Canada will be granting 2,92,000 study permits to international students this year.

Canada has set a study permit cap, with approximately 292,000 permits available to undergraduate and postgraduate students by 2024. The quota aims to reduce “unsustainable growth” in the international student program; nevertheless, the immigration minister has the authority to limit visa applications rather than visa issuance.

Canada has implemented a study permit cap, with the Trudeau government distributing around 292,000 permits to undergraduate and postgraduate students by 2024. 

According to a recent Globe and Mail story, Marc Miller, Canada’s Immigration Minister, has revealed the true amount of study permits available for college and undergraduate international students in 2024—approximately 292,000. 

This comes after Immigration, Refugees, and Citizenship Canada (IRCC) imposed an overall cap on study permit applications to address what they call “unsustainable growth” in the international student program. 

The initial cap of around 360,000 was intended to reduce the number of accepted study permits by 35% over two years, emphasizing the need to improve the system’s integrity. However, the immigration minister may not have the statutory authority to limit the number of authorized visas to those handled by the IRCC. 

During a hearing before the Standing Committee on Citizenship and Immigration (CIMM), Minister Miller stated, “I can only cap the applications, not the actual issuance of visas.” 

The cap was designed to limit intake levels and was distributed to the general public throughout Canada. Miller’s orders excluded primary and secondary schools, as well as master’s and doctorate-level university programs, resulting in an estimated 360,000 accepted study permits by 2024 (assuming a 60% approval rate).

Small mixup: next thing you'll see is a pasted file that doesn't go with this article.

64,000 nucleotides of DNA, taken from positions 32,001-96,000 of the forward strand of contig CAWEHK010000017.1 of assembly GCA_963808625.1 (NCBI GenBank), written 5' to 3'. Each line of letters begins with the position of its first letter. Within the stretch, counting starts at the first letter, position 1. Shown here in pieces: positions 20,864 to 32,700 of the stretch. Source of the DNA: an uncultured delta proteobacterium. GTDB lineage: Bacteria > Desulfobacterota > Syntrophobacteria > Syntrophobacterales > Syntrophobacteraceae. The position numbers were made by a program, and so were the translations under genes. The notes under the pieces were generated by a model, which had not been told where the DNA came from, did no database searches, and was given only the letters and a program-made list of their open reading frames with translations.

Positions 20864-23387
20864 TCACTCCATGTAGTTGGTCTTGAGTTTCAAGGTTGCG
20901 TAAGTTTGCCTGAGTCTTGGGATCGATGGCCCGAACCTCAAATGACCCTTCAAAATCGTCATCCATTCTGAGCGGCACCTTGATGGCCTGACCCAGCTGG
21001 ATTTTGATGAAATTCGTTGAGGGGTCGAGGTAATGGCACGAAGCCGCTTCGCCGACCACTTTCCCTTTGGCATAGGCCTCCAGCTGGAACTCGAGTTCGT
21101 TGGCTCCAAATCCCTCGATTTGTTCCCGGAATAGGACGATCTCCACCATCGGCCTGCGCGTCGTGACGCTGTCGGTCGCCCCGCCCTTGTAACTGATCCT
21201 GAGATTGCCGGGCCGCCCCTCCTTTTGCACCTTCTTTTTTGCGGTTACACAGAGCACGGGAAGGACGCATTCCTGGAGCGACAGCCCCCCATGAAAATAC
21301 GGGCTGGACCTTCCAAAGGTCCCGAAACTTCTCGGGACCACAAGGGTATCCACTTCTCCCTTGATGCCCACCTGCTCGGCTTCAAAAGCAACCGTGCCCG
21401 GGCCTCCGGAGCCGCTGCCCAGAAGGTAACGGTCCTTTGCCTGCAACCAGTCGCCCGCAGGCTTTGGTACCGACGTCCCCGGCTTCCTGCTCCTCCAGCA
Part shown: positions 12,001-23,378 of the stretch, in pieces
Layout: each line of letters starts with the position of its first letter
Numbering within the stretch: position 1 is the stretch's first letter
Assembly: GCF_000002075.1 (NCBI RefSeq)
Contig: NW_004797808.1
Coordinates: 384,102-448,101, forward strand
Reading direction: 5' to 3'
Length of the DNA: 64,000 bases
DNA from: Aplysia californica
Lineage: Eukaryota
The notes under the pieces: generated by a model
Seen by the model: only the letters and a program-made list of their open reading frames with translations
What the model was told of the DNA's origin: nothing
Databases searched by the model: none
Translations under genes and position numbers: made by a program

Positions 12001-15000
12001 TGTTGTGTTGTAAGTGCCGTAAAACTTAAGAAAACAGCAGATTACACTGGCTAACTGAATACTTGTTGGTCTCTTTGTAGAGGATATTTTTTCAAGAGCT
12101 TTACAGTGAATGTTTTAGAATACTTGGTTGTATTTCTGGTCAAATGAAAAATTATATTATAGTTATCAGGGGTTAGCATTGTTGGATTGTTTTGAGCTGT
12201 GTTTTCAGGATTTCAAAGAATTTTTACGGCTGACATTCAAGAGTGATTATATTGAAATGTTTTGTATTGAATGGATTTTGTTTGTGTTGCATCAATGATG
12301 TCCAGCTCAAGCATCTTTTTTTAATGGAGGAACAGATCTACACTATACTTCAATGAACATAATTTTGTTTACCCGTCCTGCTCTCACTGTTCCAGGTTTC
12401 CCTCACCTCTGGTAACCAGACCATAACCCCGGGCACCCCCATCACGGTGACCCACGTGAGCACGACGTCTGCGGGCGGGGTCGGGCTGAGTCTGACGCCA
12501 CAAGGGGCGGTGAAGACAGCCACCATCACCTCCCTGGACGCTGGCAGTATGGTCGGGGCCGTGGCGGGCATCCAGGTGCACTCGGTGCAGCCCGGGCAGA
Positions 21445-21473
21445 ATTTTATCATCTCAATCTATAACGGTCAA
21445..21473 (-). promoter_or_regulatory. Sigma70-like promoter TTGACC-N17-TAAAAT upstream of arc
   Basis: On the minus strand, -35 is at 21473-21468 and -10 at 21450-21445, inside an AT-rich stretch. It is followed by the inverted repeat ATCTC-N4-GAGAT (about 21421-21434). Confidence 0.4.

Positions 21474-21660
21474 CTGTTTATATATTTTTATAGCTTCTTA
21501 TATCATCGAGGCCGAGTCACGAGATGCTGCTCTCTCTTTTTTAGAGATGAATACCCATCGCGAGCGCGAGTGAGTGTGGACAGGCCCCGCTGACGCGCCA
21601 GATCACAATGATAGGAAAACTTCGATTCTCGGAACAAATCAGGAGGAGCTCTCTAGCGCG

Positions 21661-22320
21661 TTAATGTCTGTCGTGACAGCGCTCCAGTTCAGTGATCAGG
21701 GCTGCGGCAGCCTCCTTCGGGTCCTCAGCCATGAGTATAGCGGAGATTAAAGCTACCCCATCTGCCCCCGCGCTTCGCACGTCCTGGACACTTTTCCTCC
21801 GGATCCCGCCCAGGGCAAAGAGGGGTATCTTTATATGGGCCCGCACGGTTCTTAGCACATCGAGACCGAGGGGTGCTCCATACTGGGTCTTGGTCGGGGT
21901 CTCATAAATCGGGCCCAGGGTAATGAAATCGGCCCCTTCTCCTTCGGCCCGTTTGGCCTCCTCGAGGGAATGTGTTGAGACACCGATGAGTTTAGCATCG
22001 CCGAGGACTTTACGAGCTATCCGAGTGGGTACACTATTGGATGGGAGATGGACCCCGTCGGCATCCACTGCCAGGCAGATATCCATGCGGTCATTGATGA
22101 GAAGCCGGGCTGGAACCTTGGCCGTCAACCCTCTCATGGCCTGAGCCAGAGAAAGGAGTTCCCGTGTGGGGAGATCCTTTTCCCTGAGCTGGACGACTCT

The execution of this study permit cap has been delegated to provincial governments, and IRCC expects them to provide Provincial Attestation Letters (PALs) to eligible international students. 

DLIs (Designated Learning Institutions) in each province are responsible for awarding PALs, which reflect the student’s permission to contribute to the province’s study permit allocation. 

To apply for a study permit under the new system, candidates must now provide both a letter of acceptance (LOA) and a PAL. Previously, only the LOA was required. 

The number of allocations made for each province or territory is determined by its population. Currently, only British Columbia and Alberta have announced systems for distributing PALs. Students will receive PALs from their DLIs and apply to the provincial government once they have met all eligibility conditions. 

The federal government has set a March 31, 2024 deadline for all provincial governments to design and implement PAL delivery systems, signaling a significant shift in the landscape for international students seeking to study in Canada

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